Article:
Françoise is the poor Maiden, taken advantage of by the patriarchy in a system and time period where she has few rights. Torn between her religious beliefs, and having been taught that she is supposed to be “obedient” to her husband who is becoming someone else before her eyes, she watches as her children are exploited under Bernard’s tent as props to lure people in; they are also used as a weapon as Bernard turns them against their mother. Marie-Claire Marcotte using a full range of emotions from timidity to fear to absolute rage in a fit of futility, portrays Françoise as a person torn both emotionally and physically by everything she loves. It is a powerful role in which Marcotte shines.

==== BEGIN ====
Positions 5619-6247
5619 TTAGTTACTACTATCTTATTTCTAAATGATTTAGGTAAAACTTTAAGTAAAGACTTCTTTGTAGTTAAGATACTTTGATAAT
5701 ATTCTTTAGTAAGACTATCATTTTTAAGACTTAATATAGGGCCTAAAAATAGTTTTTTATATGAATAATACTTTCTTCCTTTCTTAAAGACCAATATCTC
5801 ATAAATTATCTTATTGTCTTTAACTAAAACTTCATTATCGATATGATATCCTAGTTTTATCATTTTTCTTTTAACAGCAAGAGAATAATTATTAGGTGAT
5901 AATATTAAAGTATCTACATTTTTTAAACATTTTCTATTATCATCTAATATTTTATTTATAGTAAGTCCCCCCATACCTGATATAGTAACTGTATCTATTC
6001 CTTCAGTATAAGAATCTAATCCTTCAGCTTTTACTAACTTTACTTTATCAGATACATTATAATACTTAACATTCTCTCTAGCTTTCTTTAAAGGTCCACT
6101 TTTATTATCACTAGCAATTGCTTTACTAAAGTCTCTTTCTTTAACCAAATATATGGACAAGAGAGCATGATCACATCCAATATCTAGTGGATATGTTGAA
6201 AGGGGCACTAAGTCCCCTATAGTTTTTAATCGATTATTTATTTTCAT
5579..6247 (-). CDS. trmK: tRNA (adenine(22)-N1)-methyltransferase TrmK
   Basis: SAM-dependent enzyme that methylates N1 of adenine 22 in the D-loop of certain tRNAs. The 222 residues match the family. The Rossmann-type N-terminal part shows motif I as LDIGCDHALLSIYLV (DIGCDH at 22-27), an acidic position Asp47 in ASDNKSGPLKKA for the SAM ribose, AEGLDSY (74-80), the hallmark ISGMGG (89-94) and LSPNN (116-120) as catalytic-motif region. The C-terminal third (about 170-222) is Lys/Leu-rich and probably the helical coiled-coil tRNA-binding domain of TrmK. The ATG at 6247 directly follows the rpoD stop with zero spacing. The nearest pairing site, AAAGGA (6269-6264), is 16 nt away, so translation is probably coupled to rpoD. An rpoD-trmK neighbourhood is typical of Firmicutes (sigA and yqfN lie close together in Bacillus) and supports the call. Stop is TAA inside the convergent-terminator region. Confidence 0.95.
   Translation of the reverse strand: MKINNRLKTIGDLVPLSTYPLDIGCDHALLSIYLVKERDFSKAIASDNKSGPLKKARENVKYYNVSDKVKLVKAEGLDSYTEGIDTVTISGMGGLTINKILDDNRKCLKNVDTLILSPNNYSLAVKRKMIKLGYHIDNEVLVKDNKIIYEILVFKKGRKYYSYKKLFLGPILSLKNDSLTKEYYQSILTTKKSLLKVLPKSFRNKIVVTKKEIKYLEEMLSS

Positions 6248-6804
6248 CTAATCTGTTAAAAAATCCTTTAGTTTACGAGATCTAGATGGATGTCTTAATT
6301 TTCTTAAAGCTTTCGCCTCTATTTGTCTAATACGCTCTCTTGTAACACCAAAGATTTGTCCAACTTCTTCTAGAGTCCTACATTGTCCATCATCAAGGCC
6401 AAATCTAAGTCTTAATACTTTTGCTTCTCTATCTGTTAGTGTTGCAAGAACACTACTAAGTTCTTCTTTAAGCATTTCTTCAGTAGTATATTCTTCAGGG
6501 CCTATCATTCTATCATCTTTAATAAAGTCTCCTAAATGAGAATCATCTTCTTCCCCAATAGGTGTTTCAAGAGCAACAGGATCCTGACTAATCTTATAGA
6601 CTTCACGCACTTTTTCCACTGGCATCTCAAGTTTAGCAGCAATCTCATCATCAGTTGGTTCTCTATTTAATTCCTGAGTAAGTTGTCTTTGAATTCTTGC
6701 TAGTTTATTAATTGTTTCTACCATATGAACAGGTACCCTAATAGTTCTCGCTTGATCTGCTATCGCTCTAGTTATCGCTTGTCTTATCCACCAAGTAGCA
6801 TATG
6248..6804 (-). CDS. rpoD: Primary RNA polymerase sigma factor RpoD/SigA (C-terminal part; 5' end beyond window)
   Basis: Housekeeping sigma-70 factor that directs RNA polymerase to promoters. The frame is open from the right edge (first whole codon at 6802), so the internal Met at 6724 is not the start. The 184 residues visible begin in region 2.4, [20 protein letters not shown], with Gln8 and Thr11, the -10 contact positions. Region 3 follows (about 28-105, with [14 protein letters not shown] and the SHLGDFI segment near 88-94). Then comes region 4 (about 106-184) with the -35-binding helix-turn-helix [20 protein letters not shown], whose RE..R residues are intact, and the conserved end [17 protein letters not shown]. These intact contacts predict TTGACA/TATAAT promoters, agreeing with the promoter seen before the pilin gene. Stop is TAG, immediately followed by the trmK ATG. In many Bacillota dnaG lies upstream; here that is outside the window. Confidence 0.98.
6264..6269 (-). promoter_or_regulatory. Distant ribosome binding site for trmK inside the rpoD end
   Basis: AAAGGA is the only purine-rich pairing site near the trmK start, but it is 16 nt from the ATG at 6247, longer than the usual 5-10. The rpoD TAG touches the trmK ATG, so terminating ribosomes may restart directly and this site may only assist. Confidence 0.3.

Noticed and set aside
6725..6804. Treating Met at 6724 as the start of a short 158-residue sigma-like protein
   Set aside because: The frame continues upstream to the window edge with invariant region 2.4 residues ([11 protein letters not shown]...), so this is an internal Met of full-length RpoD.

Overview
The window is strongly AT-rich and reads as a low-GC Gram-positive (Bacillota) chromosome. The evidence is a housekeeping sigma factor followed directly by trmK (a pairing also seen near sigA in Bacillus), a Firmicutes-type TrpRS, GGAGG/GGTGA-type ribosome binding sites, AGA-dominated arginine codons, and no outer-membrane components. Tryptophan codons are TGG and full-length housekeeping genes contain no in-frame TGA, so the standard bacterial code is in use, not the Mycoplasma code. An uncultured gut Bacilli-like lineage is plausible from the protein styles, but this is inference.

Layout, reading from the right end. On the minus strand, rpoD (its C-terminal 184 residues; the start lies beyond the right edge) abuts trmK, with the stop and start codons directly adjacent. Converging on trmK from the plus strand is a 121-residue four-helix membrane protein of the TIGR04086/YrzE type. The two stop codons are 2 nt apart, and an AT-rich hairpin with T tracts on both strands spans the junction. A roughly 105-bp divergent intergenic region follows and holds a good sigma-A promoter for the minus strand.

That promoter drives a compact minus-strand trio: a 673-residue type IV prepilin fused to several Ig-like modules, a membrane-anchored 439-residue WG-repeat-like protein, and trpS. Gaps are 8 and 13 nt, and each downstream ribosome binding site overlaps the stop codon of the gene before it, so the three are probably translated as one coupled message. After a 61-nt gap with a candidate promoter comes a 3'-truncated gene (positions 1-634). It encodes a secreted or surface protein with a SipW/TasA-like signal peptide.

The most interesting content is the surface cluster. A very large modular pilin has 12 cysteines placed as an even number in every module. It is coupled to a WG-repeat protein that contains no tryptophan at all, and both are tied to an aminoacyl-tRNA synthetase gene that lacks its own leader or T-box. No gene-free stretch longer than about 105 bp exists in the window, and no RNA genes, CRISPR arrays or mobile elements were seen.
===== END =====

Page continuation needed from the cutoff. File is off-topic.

The Mother image is personified in the hospital’s nurse, Louise, played by Alicia Johnston. Like Françoise, Louise is an intelligent woman who is forced to operate under the direction of a man, Dr. Johnson, who is less empathic than she is. She understands Françoise’s plight better than perhaps anyone in the play, including Françoise, but is powerless to do much about it. Instead, she takes Françoise under her wing and gives her what none of the males who control her life can: compassion. Johnston’s role is warm and nurturing for the audience as well, as a lonely symbol of what is right. Nurses who know better are too often stuck being subservient to doctors and systems who do not have the time or inclination to do the deepest caring work, even today.